Melamine Found in More China-Made Products
Melamine Found in More China-Made Products

A shopper holds up a selection of Cadbury chocolates at a supermarket in Hong Kong . (Mike Clarke/AFP/Getty Images)
A shopper holds up a selection of Cadbury chocolates at a supermarket in Hong Kong . (Mike Clarke/AFP/Getty Images)
The number of "Made in China" food products tainted with melamine continues to increase around the world, with China's tainted milk scandal now extending to Cadbury chocolates, Heinz baby cereal, and Silang House potato crackers distributed in Hong Kong.

Wuzhou BingQuan, a Chinese-made soy milk, also was tested in Indonesia and is suspected of being tainted by melamine.

Britain's Cadbury, one of the world's largest chocolate makers, announced a recall of eleven of its products on Monday. The recalled Cadbury products are Chinese milk-based chocolates being sold in Hong Kong, Taiwan, and Australia.

Cadbury’s Asian District Office said that preliminary testing had found different levels of melamine in eleven types of chocolates, made in their Beijing factory. As a result of the findings, the company is issuing a recall as a precautionary measure, providing further detailed information after more tests are conducted. 

However, according to sources, some supermarkets in Beijing are still selling the same Cadbury product lines recalled in Hong Kong.

Hong Kong's Center for Food Safety also tested for melamine in other Chinese milk-based products. After testing, they ordered retailers to pull Heinz DHA+AA Vegetable Formula Cereal and Silang House of Steamed Potato Wasabi Cracker products off their shelves.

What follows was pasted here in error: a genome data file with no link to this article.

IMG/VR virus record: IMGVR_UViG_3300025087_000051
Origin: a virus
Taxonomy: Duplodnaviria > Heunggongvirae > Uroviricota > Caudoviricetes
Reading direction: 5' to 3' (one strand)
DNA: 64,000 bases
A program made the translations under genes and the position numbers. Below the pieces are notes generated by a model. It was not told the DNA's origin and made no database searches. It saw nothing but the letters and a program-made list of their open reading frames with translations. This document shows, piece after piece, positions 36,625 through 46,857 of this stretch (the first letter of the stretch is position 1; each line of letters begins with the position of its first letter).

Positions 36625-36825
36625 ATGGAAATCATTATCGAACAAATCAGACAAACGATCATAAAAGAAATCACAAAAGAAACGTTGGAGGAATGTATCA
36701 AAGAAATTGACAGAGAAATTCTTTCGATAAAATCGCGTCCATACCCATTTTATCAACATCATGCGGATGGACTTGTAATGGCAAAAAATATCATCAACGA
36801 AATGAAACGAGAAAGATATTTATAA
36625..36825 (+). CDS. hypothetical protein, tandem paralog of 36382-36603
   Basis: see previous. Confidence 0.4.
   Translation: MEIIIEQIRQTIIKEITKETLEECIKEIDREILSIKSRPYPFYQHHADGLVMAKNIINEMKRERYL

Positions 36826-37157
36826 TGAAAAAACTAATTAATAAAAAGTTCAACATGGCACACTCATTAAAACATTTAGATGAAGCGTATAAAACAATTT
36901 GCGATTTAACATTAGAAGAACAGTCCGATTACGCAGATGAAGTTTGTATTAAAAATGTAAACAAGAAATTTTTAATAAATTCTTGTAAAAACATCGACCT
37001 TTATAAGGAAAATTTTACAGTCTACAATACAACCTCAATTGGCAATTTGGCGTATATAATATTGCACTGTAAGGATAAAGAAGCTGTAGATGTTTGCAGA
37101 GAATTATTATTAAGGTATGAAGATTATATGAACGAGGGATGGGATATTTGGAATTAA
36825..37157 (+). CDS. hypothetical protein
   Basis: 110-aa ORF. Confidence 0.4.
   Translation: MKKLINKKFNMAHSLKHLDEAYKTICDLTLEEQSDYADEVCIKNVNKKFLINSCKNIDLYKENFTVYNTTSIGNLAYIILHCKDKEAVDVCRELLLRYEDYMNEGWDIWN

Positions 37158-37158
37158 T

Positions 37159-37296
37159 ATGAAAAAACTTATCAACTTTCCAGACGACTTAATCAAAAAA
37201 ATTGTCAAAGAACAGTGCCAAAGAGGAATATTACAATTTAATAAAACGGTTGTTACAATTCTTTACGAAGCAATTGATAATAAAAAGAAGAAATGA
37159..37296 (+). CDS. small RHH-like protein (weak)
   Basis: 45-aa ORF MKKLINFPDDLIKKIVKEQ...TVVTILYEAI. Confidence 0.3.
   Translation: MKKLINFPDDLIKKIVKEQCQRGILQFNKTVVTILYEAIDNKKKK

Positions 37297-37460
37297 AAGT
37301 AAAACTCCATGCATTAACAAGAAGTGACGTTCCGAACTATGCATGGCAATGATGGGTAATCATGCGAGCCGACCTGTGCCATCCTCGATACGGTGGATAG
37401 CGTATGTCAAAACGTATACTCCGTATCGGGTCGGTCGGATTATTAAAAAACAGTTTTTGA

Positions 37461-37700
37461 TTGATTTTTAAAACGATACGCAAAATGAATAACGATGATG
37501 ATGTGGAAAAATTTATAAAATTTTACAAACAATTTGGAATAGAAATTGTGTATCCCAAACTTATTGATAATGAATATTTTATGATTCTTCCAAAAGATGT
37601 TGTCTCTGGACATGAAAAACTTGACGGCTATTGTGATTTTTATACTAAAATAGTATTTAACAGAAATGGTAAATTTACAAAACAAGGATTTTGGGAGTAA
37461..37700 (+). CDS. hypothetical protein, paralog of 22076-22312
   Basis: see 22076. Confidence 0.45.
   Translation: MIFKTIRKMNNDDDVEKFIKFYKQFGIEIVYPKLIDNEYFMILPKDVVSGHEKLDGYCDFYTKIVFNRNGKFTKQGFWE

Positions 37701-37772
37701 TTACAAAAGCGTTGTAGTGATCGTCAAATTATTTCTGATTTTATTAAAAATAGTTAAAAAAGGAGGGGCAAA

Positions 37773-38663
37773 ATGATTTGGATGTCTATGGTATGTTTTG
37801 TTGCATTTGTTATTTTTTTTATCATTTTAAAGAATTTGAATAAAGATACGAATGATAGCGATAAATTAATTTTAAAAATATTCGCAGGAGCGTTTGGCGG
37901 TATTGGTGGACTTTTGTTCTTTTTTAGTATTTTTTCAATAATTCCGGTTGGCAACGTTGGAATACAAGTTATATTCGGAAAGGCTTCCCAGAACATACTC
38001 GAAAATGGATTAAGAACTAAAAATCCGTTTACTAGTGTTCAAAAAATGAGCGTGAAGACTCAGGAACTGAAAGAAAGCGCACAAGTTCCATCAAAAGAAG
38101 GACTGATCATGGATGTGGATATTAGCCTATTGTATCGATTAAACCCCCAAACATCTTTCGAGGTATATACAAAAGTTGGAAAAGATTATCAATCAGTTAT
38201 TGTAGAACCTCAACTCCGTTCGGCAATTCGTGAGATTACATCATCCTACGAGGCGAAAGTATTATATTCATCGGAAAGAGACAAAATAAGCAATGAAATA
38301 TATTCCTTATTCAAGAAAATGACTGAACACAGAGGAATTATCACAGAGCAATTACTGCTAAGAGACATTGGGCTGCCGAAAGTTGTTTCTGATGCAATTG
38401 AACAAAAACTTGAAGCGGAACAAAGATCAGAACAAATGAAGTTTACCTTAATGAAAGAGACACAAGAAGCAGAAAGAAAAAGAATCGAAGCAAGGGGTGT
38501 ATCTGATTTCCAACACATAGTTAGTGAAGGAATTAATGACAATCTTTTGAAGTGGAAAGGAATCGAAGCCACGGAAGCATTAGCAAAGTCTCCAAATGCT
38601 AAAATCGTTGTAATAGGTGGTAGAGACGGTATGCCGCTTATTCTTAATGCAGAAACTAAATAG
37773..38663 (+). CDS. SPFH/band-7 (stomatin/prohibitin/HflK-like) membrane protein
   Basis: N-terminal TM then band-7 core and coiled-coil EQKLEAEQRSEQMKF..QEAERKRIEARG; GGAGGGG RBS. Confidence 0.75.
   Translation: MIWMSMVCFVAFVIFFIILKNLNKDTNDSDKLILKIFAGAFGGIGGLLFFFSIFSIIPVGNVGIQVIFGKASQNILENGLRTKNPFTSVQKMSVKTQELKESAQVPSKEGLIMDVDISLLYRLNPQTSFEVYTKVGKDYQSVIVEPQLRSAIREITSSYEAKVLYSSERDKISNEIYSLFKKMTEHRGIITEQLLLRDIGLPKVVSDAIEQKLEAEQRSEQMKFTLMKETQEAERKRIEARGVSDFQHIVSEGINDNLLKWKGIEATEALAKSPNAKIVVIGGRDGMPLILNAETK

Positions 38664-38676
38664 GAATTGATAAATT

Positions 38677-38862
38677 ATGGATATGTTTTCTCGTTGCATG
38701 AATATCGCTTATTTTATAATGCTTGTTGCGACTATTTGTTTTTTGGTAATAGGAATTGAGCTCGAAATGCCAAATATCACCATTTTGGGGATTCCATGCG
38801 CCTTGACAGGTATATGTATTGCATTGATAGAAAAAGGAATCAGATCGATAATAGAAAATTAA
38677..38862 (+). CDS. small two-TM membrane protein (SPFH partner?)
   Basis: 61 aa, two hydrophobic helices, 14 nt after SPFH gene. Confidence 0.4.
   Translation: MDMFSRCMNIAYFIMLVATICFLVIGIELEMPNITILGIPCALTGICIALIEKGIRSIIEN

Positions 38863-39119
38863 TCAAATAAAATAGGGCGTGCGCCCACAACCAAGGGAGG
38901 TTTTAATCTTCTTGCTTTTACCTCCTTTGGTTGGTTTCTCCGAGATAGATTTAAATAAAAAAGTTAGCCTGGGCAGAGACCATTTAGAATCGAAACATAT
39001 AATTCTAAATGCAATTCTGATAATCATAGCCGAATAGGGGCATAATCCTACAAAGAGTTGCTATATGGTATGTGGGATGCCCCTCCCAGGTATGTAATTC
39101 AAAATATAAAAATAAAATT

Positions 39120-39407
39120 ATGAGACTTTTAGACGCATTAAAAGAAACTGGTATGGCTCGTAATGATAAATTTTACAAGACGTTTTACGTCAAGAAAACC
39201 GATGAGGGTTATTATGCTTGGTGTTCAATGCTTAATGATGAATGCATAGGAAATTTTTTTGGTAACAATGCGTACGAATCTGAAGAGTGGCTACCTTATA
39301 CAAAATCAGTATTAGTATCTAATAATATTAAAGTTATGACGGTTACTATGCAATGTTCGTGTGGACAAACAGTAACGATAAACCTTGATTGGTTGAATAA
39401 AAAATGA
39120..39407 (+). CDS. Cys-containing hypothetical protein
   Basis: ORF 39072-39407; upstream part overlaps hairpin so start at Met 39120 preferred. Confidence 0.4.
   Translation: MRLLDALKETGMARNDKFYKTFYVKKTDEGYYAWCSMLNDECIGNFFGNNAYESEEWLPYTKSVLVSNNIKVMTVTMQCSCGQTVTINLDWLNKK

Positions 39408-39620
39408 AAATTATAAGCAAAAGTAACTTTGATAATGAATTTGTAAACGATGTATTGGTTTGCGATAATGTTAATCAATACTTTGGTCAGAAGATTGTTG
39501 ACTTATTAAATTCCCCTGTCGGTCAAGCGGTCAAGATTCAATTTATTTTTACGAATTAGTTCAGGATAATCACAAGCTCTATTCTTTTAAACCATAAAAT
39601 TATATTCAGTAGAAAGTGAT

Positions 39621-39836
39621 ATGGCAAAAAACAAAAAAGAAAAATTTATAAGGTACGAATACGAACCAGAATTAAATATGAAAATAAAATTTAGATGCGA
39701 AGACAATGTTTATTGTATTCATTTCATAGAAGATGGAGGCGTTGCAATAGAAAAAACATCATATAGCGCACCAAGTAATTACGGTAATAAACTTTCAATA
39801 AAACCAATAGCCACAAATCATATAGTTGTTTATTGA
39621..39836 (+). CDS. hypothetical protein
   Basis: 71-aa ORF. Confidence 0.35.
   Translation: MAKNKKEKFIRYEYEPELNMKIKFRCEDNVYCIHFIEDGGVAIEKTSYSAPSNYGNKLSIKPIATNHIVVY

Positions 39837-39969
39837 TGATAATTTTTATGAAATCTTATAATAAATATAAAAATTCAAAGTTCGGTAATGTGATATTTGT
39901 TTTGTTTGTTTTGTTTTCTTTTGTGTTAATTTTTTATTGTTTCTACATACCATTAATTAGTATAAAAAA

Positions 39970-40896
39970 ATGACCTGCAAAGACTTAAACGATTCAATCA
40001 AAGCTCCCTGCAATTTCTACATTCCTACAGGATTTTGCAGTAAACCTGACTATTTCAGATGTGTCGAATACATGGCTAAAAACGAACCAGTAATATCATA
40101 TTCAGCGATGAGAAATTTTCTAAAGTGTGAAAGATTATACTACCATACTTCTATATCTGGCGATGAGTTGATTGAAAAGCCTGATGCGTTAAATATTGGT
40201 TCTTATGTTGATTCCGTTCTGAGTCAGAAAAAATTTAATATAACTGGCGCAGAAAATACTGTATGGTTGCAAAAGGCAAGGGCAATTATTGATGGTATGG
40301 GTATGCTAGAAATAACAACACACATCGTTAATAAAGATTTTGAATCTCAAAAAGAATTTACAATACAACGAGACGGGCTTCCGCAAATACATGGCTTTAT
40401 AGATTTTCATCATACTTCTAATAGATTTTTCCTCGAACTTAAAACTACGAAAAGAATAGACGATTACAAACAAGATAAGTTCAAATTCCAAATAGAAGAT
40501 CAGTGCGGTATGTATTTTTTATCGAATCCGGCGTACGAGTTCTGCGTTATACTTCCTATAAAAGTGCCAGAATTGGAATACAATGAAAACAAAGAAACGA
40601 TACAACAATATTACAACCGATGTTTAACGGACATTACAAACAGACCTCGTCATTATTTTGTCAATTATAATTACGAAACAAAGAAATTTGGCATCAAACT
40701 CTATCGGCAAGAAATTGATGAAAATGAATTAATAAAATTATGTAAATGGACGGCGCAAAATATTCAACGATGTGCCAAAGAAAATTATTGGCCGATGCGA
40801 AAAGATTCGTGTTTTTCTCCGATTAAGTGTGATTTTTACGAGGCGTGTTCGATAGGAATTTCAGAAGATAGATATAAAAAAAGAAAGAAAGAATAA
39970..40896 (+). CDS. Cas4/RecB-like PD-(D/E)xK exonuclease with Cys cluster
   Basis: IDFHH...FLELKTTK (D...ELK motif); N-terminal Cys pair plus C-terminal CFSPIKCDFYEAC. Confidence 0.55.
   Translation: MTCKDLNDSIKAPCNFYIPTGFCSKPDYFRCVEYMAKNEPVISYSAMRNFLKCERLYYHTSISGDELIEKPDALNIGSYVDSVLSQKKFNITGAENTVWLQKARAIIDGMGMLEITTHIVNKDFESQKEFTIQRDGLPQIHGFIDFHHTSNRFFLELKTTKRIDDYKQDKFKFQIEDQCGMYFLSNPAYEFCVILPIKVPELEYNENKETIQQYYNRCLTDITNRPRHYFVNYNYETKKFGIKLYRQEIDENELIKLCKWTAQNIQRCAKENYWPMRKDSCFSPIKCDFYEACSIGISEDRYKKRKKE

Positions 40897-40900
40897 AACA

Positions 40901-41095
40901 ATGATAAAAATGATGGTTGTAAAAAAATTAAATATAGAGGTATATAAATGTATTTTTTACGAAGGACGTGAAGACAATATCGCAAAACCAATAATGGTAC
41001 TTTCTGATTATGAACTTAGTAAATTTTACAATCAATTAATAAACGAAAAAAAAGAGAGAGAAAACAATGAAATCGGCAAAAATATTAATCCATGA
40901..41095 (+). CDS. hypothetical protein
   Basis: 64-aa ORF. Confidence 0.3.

Indonesia's Health Department found melamine in four China-made soy milk products illegally imported to Indonesia. The authorities said the four contaminated soy milk products were made by Wuzhou BingQuan Industrial Shareholding Co. Ltd. in Guangxi Province. One of the soy milk products tested positive, with over 93 milligrams of melamine per kilogram. This raises questions over whether non-dairy products are also being affected.

After Indonesia's testing results, Singapore's Agri-Food and Veterinary Authority said it will now test for melamine in both dairy and non-dairy products made in China.

On September 29, China's state-run media published an article stating:

"Chocolate manufacturer Cadbury issued a statement which announced that the chocolate produced in its Beijing facility contains some ingredient that is 'questionable.' Therefore, Cadbury will voluntary recall the product from Hong Kong, Taiwan, and Australia."

Read the original article in Chinese

 

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